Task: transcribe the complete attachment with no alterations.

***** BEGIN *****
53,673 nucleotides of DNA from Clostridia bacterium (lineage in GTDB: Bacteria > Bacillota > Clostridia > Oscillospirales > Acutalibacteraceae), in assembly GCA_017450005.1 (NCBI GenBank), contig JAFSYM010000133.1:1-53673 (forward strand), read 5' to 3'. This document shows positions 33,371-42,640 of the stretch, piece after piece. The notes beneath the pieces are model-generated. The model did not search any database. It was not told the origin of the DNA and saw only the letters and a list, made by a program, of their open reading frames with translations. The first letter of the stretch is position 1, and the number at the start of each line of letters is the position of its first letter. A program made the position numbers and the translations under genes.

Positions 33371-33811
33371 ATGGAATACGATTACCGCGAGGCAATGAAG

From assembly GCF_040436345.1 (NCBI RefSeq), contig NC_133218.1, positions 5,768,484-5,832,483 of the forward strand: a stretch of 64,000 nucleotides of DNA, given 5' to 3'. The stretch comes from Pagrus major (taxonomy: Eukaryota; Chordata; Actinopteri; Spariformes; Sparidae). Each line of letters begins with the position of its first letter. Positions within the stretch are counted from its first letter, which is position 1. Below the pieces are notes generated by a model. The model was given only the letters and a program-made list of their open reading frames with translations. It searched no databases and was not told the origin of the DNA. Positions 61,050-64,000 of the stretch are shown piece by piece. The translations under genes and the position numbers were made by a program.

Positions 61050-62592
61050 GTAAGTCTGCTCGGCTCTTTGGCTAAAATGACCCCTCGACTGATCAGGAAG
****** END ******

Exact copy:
53,673 nucleotides of DNA from Clostridia bacterium (lineage in GTDB: Bacteria > Bacillota > Clostridia > Oscillospirales > Acutalibacteraceae), in assembly GCA_017450005.1 (NCBI GenBank), contig JAFSYM010000133.1:1-53673 (forward strand), read 5' to 3'. This document shows positions 33,371-42,640 of the stretch, piece after piece. The notes beneath the pieces are model-generated. The model did not search any database. It was not told the origin of the DNA and saw only the letters and a list, made by a program, of their open reading frames with translations. The first letter of the stretch is position 1, and the number at the start of each line of letters is the position of its first letter. A program made the position numbers and the translations under genes.

Positions 33371-33811
33371 ATGGAATACGATTACCGCGAGGCAATGAAG

From assembly GCF_040436345.1 (NCBI RefSeq), contig NC_133218.1, positions 5,768,484-5,832,483 of the forward strand: a stretch of 64,000 nucleotides of DNA, given 5' to 3'. The stretch comes from Pagrus major (taxonomy: Eukaryota; Chordata; Actinopteri; Spariformes; Sparidae). Each line of letters begins with the position of its first letter. Positions within the stretch are counted from its first letter, which is position 1. Below the pieces are notes generated by a model. The model was given only the letters and a program-made list of their open reading frames with translations. It searched no databases and was not told the origin of the DNA. Positions 61,050-64,000 of the stretch are shown piece by piece. The translations under genes and the position numbers were made by a program.

Positions 61050-62592
61050 GTAAGTCTGCTCGGCTCTTTGGCTAAAATGACCCCTCGACTGATCAGGAAG